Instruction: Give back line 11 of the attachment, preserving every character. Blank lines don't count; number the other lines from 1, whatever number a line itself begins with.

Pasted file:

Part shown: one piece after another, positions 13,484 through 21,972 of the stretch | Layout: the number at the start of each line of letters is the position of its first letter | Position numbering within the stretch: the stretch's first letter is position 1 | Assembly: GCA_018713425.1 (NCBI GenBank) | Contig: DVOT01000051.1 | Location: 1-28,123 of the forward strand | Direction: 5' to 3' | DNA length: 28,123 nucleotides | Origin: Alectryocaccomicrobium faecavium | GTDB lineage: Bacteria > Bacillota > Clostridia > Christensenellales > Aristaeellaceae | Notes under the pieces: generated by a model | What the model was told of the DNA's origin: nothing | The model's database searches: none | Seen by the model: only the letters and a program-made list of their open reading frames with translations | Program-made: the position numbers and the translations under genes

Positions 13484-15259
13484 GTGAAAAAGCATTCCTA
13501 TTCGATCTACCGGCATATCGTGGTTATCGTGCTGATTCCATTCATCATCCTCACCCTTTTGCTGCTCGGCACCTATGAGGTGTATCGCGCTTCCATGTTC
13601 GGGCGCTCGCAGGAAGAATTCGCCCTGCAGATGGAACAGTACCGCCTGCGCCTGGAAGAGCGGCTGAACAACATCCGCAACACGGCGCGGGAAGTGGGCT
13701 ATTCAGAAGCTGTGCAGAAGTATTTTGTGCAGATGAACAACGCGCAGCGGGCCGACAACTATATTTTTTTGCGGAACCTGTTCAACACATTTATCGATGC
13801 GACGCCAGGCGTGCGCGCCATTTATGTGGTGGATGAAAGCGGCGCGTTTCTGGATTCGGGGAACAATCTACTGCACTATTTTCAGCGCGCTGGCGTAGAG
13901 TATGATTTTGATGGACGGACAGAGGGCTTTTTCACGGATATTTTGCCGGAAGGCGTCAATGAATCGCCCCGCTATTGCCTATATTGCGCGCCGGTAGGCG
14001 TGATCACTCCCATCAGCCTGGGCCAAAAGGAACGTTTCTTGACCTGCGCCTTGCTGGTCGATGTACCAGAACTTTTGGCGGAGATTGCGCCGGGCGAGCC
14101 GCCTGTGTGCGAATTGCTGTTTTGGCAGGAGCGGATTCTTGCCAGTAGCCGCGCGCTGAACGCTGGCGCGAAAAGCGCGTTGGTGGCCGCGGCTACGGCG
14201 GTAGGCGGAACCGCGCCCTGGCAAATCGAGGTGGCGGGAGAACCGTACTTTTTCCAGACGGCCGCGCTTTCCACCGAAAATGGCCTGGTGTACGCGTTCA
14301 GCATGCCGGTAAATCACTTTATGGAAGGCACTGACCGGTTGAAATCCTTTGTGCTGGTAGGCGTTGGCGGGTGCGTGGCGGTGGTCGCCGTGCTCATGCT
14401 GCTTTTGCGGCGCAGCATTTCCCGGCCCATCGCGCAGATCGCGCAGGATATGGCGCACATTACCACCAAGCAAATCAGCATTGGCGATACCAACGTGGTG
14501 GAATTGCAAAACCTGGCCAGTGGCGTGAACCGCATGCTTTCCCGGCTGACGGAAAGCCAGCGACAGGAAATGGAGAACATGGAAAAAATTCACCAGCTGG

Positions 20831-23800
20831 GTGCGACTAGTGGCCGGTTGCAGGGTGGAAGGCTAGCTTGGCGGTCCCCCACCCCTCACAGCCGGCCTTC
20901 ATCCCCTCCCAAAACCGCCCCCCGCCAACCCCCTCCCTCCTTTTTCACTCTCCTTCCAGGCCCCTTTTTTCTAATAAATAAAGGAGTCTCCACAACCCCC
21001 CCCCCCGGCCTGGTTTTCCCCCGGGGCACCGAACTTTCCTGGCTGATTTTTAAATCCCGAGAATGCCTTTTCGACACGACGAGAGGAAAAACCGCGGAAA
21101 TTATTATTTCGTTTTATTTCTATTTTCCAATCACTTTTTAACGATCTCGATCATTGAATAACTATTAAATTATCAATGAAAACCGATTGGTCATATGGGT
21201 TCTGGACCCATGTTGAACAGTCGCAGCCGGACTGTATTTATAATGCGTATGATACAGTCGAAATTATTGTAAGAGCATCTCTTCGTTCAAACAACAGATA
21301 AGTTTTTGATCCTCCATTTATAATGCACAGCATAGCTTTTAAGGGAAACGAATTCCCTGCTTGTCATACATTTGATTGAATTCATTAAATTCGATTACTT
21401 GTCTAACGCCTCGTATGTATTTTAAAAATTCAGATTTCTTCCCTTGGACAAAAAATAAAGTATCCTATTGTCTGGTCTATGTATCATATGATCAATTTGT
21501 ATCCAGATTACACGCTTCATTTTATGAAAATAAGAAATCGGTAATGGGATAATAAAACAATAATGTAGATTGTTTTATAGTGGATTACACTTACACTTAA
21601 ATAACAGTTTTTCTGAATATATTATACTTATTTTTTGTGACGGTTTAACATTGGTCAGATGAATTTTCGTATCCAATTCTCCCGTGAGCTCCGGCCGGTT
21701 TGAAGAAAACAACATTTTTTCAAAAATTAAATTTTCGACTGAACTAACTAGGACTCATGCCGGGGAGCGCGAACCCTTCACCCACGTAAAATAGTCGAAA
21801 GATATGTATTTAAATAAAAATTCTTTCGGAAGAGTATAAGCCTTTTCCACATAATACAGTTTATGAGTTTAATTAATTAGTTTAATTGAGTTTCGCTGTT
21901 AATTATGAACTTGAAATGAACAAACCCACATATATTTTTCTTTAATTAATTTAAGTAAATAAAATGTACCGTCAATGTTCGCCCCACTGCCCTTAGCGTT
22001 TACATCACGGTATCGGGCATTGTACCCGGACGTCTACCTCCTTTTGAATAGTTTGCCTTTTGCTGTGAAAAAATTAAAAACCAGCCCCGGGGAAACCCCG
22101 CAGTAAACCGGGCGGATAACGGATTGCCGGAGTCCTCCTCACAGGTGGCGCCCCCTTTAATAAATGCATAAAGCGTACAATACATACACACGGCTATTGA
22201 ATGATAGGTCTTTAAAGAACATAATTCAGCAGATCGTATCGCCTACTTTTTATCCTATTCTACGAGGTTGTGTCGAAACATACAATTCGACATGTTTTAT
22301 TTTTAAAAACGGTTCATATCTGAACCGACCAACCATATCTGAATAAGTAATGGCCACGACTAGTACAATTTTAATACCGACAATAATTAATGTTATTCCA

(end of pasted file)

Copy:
14201 GTAGGCGGAACCGCGCCCTGGCAAATCGAGGTGGCGGGAGAACCGTACTTTTTCCAGACGGCCGCGCTTTCCACCGAAAATGGCCTGGTGTACGCGTTCA